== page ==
This morning I see the first glint of the morning sun spilling across the tall pines outside my window. I came to the mountains this weekend seeking peace and some needed rest for the whirring machinery of today’s life. As I read the words recorded in our scripture, I was reminded of the invitation, repeated oft in the words of the prophets, to enter the rest of the Lord. Is this rest only found as we leave this life, as I have often heard repeated as we honor the passing of our loved ones? Nay, it is available to each of us today and all the remaining days of our lives.

Wherefore, I would speak unto you that are of the church, that are the peaceable followers of Christ, and that have obtained a sufficient hope by which ye can enter into the rest of the Lord, from this time henceforth until ye shall rest with him in heaven. (Moroni 7:3)

The phrase, ’entering into the rest of the Lord,’ to me, means leaving the anxieties of the world behind. It means having the hope that we are right with the Lord and that we have had our hearts softened by His word. But the scriptures tell us it is more than just this hope. The rest of the Lord is a state of our being. It is a spiritual cloud that envelops us and speaks peace to our soul.

Therefore, whosoever repenteth, and hardeneth not his heart, he shall have claim on mercy through mine Only Begotten Son, unto a remission of his sins, and these shall enter into my rest.  (Alma 12:34)

We receive, as is told in 2 Nephi, chapter 31, a remission of our sins through the baptism of fire and the Holy Ghost. This sacred experience is what welcomes us into the rest of the Lord. This baptism of fire should be the goal of each of us. The objective is to expunge from our hearts and our souls all the dross of the world around us. The experience lifts us above the realm of the mortal and gives us but a taste of what awaits us in the kingdom of God.

Those of the true high priesthood have, according to the scriptures, already partaken of this gift from God.

Now, as I said concerning the holy order or this high priesthood, there were many who were ordained and become high priests of God; and it was on account of their exceeding faith and repentance, and their righteousness before God, they choosing to repent and work righteousness rather than to perish. Therefore, they were called after this holy order, and were sanctified, and their garments were washed white through the blood of the Lamb. Now they, after being sanctified by the Holy Ghost, having their garments made white, being pure and spotless before God, could not look upon sin save it were with abhorrence; and there were many, exceedingly great many, who were made pure and entered into the rest of the Lord their God. (Alma 13:10-12)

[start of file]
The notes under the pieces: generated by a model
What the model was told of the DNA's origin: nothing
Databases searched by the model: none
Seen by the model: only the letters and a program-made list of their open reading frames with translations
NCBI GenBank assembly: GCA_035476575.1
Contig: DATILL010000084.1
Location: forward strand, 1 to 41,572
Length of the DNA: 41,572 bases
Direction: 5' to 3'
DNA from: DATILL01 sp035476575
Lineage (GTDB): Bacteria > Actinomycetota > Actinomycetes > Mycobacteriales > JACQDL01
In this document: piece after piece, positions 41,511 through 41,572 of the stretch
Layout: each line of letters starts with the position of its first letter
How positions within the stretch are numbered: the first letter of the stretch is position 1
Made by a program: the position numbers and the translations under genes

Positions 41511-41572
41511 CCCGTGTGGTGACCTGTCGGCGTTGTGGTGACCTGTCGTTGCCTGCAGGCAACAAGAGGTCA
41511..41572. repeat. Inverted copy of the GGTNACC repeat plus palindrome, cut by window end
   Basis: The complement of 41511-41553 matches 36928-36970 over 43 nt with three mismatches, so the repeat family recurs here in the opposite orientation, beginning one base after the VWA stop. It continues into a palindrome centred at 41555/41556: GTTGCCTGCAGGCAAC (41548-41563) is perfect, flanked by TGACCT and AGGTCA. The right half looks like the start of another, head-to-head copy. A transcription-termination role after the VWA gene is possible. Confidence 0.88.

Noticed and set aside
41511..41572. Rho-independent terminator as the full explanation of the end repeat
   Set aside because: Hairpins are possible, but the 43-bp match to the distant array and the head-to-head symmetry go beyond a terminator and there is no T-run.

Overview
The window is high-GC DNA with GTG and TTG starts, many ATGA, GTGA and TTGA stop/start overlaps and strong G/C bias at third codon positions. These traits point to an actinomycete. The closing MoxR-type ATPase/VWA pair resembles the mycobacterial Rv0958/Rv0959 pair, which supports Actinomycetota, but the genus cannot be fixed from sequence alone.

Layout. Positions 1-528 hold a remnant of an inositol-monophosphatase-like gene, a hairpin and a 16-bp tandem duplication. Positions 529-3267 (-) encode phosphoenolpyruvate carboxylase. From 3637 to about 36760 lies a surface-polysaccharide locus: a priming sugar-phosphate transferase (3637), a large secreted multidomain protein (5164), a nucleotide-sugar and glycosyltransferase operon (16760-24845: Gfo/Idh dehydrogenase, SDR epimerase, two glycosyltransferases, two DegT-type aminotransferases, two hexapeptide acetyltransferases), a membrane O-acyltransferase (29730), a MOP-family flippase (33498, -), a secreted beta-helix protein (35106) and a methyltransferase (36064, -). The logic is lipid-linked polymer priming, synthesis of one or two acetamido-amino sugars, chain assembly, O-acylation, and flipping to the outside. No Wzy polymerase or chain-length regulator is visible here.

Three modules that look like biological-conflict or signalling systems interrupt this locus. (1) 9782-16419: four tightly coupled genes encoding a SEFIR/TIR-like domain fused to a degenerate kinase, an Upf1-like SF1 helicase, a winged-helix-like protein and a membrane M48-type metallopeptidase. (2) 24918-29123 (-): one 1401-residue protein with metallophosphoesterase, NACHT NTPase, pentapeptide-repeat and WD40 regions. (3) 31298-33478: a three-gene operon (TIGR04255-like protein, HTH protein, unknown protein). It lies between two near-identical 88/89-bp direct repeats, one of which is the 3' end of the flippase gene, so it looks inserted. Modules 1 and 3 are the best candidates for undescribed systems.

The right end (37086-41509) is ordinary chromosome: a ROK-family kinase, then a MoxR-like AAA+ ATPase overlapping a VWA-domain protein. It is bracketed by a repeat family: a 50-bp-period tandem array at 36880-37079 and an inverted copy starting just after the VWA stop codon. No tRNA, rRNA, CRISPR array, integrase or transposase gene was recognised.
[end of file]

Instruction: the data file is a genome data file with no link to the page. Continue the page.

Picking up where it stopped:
The purpose that these men were called to this high priesthood was to teach others how to receive the same blessing.

And thus being called by this holy calling, and ordained unto the high priesthood of the holy order of God, to teach his commandments unto the children of men, that they also might enter into his rest. (Alma 13:6)

According to the Book of Mormon, high priests are called to teach us how to enter into the rest of the Lord; something that they themselves have experienced. It is a call to set aside the things of the world. It beckons us to soften our hearts and make our spirits contrite and accept the words of Christ. It is how we become the sons and daughters of God. It is how we are sanctified and prepared to enter into the presence of the Lord.  It is the gate by which we enter the strait and narrow path which leads to eternal life. It is the rest of the Lord.

What think ye?

2 Responses to “Entering Into the Rest of the Lord”

  • In most of the church’s teaching materials, we read that “the rest of the Lord” implies an increase in “our knowledge of, and faith in, the reality of Jesus Christ, even to the assurance that He lives and loves us” (Example:

    Yet I think we would be remiss if we leave that as the sole definition of this important phrase, for “the rest of the Lord” can also mean entering into the presence of the Lord.

    D&C 84 gives us more illumination —

    23 Now this Moses plainly taught to the children of Israel in the wilderness, and sought diligently to sanctify his people that they might behold the face of God;
    24 But they hardened their hearts and could not endure his presence; therefore, the Lord in his wrath, for his danger was kindled against them, swore that they should not enter into his rest while in the wilderness, which rest is the fulness of his glory.

    It’s my understanding that Moses “sought diligently” that his people might be purified and enter the rest of God, as did Enoch´s people (D&C 84:23–45). But the people of Noah and (to a lesser degree) the people of Moses “hardened their hearts” (D&C 84:24) and refused to accept the ways of Zion. On the other hand, “the people in the days of Melchizedek” were “made pure and entered into the rest of the Lord their God” (Alma 13:10–14).

    Both Enoch’s people and Melchizedek’s people had one thing in common: they were both translated. They entered the presence of the Lord — or, conversely, the Lord entered their presence — during their mortal sojourn.

  • Spektator:

    LDS Perfect Day,
    Thanks for stopping by. I hope you don’t mind that I added your blog to my list. It certainly belongs there from my perspective.

    3 Nephi, chapter 12, teaches us that Jesus Christ Himself will baptize us with fire and the Holy Ghost. I believe that is how we come to know Him and how He comes to know us. It is what, sadly, the children of Israel preferred not to do. They preferred to have Moses be the intermediary with God. In the church today, I believe we are taught the same thing – follow the prophet and be satisfied with second hand communication. How sad.

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